Those countries are an eclectic bunch, and include Bahrain, Bangladesh, Burkina Faso, Benin, Croatia, Estonia, Guinea-Bissau, Iceland, Ivory Coast, Jordan, Kenya, Lithuania, Kazakhstan, Mauritius, Mali, Morocco, Niger, Nigeria, Oman, Romania, Serbia, Senegal, Slovenia, Sri Lanka, Togo, Tunisia and Vietnam.

These are also countries which, for whatever reason, are not sufficiently accessible to be included as frontier markets.

MSCI compiles Standalone Indices for these countries: examples include Jamaica, Trinidad & Tobago, Panama, Botswana, Zimbabwe, Lebanon, Palestine, Bosnia–Herzegovina, Malta and Ukraine.

There is one more standalone country: that is Bulgaria, where I am at the moment.

Promotion and demotion

In researching for this edition of Capital & Conflict, I found that Bulgaria had been reclassified by MSCI from being a Frontier Market to being a Standalone country in August 2016.

The most recent demotion, announced last Thursday (24 June), is that of Argentina: later this year, it will be treated as a Standalone country rather than as an Emerging Market.

MSCI is also considering moving Pakistan from being an Emerging Market to being a Frontier Market.

MSCI “continues to monitor the market accessibility of the Nigerian equity market.”

In short, the world of international stock market investment is a dynamic one, with a lot of changes.

Other movements announced by MSCI in the last decade include:

  • Iceland – from Standalone to Frontier Market (May 2021)
  • Lebanon – from Frontier Market to Standalone (February 2021)
  • Kuwait – from Frontier Market to Emerging Market (November 2020)
  • Saudi Arabia – from Standalone to Emerging Market (May 2019)
  • Argentina – from Standalone to Emerging Market (May 2019)
  • China – A Shares included in MSCI Emerging Market Index (May 2018)
  • Pakistan – from Frontier Market to Emerging Market (May 2017)
  • West African Economic & Monetary Union (WAEMU) from Standalone to Frontier Market (November 2016)
  • Ukraine – from Frontier Market to Standalone (August 2016)
  • Qatar – from Frontier Market to Emerging Market (May 2014)
  • United Arab Emirates (UAE) – from Frontier Market to Emerging Market (May 2014)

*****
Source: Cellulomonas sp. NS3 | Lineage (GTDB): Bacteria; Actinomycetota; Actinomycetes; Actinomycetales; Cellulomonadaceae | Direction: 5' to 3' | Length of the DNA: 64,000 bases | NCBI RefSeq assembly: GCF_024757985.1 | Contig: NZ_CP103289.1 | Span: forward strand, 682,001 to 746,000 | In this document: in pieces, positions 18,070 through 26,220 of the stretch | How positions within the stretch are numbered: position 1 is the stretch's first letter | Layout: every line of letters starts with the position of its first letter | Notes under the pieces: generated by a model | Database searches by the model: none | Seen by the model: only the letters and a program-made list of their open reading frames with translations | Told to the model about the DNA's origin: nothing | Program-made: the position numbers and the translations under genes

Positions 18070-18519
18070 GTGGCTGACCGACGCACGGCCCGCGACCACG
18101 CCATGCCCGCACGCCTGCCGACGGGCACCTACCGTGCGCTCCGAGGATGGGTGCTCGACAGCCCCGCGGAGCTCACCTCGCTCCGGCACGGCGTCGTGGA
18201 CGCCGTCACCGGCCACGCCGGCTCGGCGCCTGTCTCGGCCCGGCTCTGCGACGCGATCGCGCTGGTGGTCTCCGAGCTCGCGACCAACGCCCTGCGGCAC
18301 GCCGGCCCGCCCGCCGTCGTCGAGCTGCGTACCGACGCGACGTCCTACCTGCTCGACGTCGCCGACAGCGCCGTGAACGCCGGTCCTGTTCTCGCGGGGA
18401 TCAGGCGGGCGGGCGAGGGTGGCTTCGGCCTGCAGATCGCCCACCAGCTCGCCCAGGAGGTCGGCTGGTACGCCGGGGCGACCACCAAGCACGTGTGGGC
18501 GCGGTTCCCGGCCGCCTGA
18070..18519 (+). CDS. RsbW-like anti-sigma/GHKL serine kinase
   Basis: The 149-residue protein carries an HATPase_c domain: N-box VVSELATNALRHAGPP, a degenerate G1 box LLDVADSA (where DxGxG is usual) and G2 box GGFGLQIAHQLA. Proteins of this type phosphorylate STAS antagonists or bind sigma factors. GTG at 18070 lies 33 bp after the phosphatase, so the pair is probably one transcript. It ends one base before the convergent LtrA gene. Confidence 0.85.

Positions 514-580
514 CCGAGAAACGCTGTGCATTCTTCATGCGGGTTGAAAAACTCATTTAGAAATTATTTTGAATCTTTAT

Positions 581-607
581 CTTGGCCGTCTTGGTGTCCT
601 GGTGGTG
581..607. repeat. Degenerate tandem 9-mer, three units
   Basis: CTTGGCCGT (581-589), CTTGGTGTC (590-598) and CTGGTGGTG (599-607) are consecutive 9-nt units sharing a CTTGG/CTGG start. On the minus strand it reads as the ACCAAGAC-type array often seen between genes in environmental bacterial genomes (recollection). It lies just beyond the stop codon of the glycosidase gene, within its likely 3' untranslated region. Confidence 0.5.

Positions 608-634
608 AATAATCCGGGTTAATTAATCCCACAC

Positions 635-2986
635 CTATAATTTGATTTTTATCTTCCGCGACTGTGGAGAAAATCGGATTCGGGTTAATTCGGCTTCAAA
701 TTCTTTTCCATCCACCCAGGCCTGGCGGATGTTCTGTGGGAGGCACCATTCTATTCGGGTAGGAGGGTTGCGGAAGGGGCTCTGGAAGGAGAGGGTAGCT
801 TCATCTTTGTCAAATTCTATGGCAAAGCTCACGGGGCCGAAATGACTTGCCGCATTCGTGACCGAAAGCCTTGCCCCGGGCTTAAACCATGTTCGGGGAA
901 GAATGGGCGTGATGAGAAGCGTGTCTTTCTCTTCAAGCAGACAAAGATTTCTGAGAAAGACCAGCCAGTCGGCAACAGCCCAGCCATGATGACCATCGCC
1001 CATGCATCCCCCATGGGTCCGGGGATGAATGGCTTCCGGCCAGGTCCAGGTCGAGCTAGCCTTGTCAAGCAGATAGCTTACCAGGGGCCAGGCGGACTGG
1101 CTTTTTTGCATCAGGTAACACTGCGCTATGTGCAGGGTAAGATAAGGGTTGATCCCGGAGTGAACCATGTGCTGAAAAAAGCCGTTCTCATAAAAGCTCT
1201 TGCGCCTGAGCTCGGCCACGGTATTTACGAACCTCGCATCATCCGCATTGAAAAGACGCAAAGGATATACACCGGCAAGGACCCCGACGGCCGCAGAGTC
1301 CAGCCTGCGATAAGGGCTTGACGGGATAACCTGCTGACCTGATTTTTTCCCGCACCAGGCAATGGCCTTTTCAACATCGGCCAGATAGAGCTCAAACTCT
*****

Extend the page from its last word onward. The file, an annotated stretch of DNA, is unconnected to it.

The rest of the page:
• Greece – from Developed Market to Emerging Market (November 2013)
  • Morocco – from Emerging Market to Frontier Market (November 2013)
  • Trinidad & Tobago – from Frontier Market to Standalone (May 2011).

What it all means

Writing from a delightful restaurant in Varna, on Bulgaria’s Black Sea coast, I must first stress that MSCI’s assessments only apply to a country’s stock market.

A downwards revision of a country’s classification is emphatically not an adverse judgement of its people, prospects or attractions as a place to visit (or in which to live).

And vice versa, of course.

As a general rule, the frontier markets and the emerging markets are likely to grow and change more than developed markets.

Sometimes the change comes because the economies are expanding more rapidly.

On other occasions, the opportunity comes because large numbers of consumers can afford to save (or spend) more.

Alternatively, the prospects for investors may come from deregulation of the economy or liberalisation of the financial system.

Perhaps most excitingly, the national markets generally do not move together.

You can reduce risk by investing across several of them at once.

This is something that becomes clearer when you look at what are the largest companies in the MSCI Frontier Markets and Emerging Markets Indices.

You will see that these companies are sometimes linked to the big trends of growth and change that we look at in other publications of Southbank Investment Research – such as Exponential Investor.

But, what are those leading companies?

That is a question which I will address in tomorrow’s edition of Capital & Conflict.

Andrew Hutchings
Managing Editor, Southbank Investment Research

Category: Economics